The Dominant Use of Content

Having spent the past week debating the word content at an EdTech conference, I find my first peek into Rhizomatic Learning (#rhizo15) to happen in during a debate of the word content, one Dave Cormier mentions he has always had trouble getthig his head around. Last week I presented at #et4online about OER, branded digital content and postmodernism, and I started the conversation by problematizing the term content.

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This is a tweet from Jeffrey Inscho of the Warhol Museum in Pittsburgh, during the Museums & the Web conference.  His tweet resulted in a great deal of conversation, where no one really agreed with the term content and people kind of hoped it would go away or be replaced but also saw a value in it.  I suggested the use of a term like text or artifact, which people said was too specific with books or museums, while content had the connotation of not only information, but information about information (metadata). I noted that both texts and artifacts were, like content, originally intended to be about information and the manner in which an audience renders and engages it (a text is an analysis or an object, an artifact is a preserved representation of a culture), and had morphed over time.  When we do not recognize that content has done the same, we end up utilizing a term with a significantly different dominant connotation than which we intend to use it.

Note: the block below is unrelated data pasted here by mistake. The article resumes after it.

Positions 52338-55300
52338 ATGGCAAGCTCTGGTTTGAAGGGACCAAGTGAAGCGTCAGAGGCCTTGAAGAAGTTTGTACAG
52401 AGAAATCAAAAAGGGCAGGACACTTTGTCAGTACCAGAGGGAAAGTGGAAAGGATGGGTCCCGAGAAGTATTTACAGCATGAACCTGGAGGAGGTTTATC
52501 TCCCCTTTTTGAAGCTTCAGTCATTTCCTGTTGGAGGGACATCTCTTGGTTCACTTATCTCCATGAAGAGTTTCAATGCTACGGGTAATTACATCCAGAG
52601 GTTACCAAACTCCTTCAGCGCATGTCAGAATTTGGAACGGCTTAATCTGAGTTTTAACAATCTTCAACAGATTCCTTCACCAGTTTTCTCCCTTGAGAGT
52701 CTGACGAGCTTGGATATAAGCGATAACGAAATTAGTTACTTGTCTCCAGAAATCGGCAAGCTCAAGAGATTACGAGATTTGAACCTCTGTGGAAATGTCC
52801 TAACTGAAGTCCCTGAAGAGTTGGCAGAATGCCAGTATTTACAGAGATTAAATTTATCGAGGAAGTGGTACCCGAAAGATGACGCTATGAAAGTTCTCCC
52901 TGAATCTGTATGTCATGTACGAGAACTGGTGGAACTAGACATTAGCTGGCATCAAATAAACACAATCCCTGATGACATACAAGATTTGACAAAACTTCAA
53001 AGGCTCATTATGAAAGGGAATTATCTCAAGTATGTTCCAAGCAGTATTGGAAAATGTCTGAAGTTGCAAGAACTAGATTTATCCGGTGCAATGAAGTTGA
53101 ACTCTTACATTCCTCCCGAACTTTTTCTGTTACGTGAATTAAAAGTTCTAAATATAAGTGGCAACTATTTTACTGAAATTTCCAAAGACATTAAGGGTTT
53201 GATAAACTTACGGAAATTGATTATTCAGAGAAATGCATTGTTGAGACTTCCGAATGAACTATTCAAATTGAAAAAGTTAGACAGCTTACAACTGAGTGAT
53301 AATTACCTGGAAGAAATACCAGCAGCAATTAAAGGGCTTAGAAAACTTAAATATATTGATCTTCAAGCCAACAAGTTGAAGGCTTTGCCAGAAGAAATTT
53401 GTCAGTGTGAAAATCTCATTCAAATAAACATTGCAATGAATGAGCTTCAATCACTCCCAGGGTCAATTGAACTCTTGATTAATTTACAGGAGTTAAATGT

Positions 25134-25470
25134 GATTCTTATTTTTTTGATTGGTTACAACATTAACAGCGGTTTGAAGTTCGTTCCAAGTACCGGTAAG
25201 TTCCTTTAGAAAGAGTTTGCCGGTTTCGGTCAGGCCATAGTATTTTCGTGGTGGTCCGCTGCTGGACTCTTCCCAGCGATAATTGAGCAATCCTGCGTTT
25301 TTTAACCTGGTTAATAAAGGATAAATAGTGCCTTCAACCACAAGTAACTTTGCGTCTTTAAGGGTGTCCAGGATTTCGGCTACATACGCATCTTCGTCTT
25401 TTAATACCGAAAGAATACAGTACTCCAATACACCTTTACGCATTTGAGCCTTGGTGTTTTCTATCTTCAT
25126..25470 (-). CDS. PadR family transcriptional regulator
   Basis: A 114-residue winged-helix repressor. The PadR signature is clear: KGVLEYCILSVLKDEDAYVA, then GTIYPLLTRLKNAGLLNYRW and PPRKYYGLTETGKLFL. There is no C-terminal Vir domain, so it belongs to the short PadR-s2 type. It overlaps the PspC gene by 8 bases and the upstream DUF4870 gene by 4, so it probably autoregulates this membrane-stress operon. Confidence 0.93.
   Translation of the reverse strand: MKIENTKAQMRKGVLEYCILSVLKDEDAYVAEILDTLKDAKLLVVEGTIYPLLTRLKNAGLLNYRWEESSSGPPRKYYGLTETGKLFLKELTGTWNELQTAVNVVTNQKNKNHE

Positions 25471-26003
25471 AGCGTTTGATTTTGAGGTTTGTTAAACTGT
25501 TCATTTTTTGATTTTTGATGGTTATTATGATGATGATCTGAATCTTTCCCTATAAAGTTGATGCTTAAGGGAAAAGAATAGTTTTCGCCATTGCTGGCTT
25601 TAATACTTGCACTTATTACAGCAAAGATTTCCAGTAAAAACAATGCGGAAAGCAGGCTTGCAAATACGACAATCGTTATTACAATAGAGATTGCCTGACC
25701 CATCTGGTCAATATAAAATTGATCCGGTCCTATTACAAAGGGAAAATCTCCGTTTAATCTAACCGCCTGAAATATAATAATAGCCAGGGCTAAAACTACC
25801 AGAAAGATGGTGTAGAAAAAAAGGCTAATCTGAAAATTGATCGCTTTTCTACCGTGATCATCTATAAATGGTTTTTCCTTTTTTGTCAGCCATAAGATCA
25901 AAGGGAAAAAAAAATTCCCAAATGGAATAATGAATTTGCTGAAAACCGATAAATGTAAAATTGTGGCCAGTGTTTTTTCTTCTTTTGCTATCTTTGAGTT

Yes, content is information.  But when we say content today we are using the term where the dominant culture equates it to more than just information:  information about information, digital information, the marketing of information-as-commerce.  From this lens, it makes complete sense why the rise of content has coincided with the rise of EdTech vendors and a renaissance in technological solutions — content is the marketable extension of the knowledge economy.  I hesitate to try to reclaim the term content; at best we can use it the way we want in a subculture such as this but then only get frustrated when our view is not shared or matched outside this space.  Content is People is a great idea but will lack resonance outside the Rhizomatic space, whereas a different term (or a new term, no matter what Greg McVerry says *smile*) would have the same meaning here while also having a chance to a negotiated meaning in other cultures.

I am new to the game, but I wonder if the best option for a course such as Rhizomatic Learning is to understand how content manifests in a general discourse, and then to utilize a term that leads to the intentions of such an approach to learning.  I feel like text, artifact or even Lyotard’s immaterial would convey the same sort of information definition as we assume with content, but would do so while 1) rejecting the consumption/marketing/branding element as associated with content today, and 2) rejecting the overarching objectives and outcomes conversation in lieu of a more localized, dialogue-driven conversation.  A text’s meaning is subjective to the interpreter in the environment they live in, immaterial is a negotiation of the sublime and the digital, and an artifact by design is to be relevant primarily to the culture it comes from.  Each of these has its own issues, but it is not currently employed by the dominant culture to mean something antithetical to the aims of rhizomatic learners.  Content may be people, but in the same consumption way that Soylent Green was people.

About Rolin
Assistant Professor & Director of EdTech & Media at Seattle Pacific University. Consultant w/ RAM TEC. Work with faculty, teach students, explore non-formal learning spaces (Galleries, Libraries, Archives, Museums)

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